Portuguese nationality requests have reached a seven year record

Translated from the original in Portuguese found here

The number of requests to obtain Portuguese nationality has reached the highest value of the last seven years in 2016, totaling 35,416, according to the Annual Report of Internal Safety data (ARIS).

The 2016 report informs that of 35,416 requests to obtain Portuguese nationality, the Immigration and Borders Service has issued 27,155 decisions on the matter, 26,061 were positive and 1,094 negative.

The report indicates that the citizens who requested Portuguese nationality last year were mainly from Brazil (10,063), Cape Verde (3,126), Ukraine (2,352), Turkey (1,704) and Angola (1,470).

There are also a requests from Guinea Bissau (1,406), India (925), Israel (891) Sao Tomé and Principe (832), Moldavia (498), Romania (367), Pakistan (317), Russia (296), Nepal (268) and Mozambique (266).

The significant increase of Portuguese nationality requests made by citizens from Israel and Turkey is related to the regulation of Portuguese nationality of foreigners who are descendants from Portuguese Sephardic Jews.

According to ARIS, most of requests are related to the acquisition of nationality by naturalization (70%) and through marriage or more than three years partnership with a Portuguese citizen (14%).

Most of requests made through marriage concern native people from Brazil (2,015), Cape Verde (381), Guinea-Bissau (233), India (216) and Moldavia (132).

The report indicates that “the number of negative information has increased for the past two years as a result of more requests made by the Central Registry Office investigate regarding the existence or not of marriages of convenience or fraudulent marriages as a  way of acquiring Portuguese nationality”.

 

British Sephardic Jews request Portuguese nationality

About 400 Sephardic Jews are requesting Portuguese nationality. Almost all requests arrived after the Brexit results. Most want to keep a European passport and the freedom of movement.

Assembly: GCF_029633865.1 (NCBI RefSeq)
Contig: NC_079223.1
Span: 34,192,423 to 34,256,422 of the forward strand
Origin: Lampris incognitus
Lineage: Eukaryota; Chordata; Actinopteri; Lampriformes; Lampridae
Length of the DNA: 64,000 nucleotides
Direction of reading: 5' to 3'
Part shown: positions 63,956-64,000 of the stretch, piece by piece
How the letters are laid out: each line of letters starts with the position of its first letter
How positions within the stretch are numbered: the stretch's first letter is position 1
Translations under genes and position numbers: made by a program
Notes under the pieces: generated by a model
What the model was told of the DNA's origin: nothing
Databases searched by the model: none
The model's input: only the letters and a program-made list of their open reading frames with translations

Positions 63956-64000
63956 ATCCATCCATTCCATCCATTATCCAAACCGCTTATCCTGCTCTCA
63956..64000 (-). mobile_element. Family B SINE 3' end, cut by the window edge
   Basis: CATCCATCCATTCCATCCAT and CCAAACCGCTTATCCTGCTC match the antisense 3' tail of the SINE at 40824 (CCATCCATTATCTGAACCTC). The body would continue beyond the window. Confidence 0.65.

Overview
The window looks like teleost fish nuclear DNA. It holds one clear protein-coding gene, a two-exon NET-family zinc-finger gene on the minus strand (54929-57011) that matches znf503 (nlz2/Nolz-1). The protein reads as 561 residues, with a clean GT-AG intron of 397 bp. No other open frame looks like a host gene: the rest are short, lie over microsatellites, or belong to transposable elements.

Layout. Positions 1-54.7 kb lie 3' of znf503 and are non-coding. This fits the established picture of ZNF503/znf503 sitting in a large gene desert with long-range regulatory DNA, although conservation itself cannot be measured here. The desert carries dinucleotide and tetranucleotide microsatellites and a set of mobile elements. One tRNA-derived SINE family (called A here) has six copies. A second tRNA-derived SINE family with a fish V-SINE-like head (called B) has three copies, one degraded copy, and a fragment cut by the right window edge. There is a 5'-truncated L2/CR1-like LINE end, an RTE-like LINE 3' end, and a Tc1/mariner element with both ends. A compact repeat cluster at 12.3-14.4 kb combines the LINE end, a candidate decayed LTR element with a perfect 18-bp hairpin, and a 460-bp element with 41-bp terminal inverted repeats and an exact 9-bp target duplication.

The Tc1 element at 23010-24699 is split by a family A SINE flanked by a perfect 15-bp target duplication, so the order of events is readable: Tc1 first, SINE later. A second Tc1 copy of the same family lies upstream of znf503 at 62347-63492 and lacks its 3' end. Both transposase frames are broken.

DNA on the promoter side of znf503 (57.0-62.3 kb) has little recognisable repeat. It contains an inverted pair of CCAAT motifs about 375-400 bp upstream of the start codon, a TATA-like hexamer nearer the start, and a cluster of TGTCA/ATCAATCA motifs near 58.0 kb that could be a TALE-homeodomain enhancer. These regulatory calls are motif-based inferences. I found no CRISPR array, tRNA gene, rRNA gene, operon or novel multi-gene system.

The Brexit referendum planted the seeds of uncertainty among the British Sephardi Jews. “Up until the Brexit referendum we had only 5 requests, which is understandable because at that time the British had European Union passports, and didn’t need the Portuguese passport, except for emotional reasons”.
There is an emotional motivation, but in most cases, the Sephardi Jews that want the Portuguese passport only want to make sure that they will be able to move freely in the European Union after the Brexit. The Jewish community in Porto have about 400 requests for the certification needed to ask for Portuguese nationality.
“Nowadays, people in the United Kingdom, and in other countries of the European Union,
they see themselves as European first and don’t want to lose that part of their identity”.
The Sephardi Jews have to prove first that they are really Sephardi, and then that they have a connection to Portugal. “
Usually through their Rabi, through their communities, they can prove that they are Sephardi.
Then, the connection to Portugal is many times established through their family tree, their parents and grandparents, etc. Sometimes because they speak Ladino, which is a Spanish-Portuguese medieval Jewish language that is still spoken in some places in the world”.
The British Sephardi community is trying to take advantage of the 2015 law that allows. the descendants of the Jews that were thrown out of the country over 500 years ago to ask for Portuguese citizenship.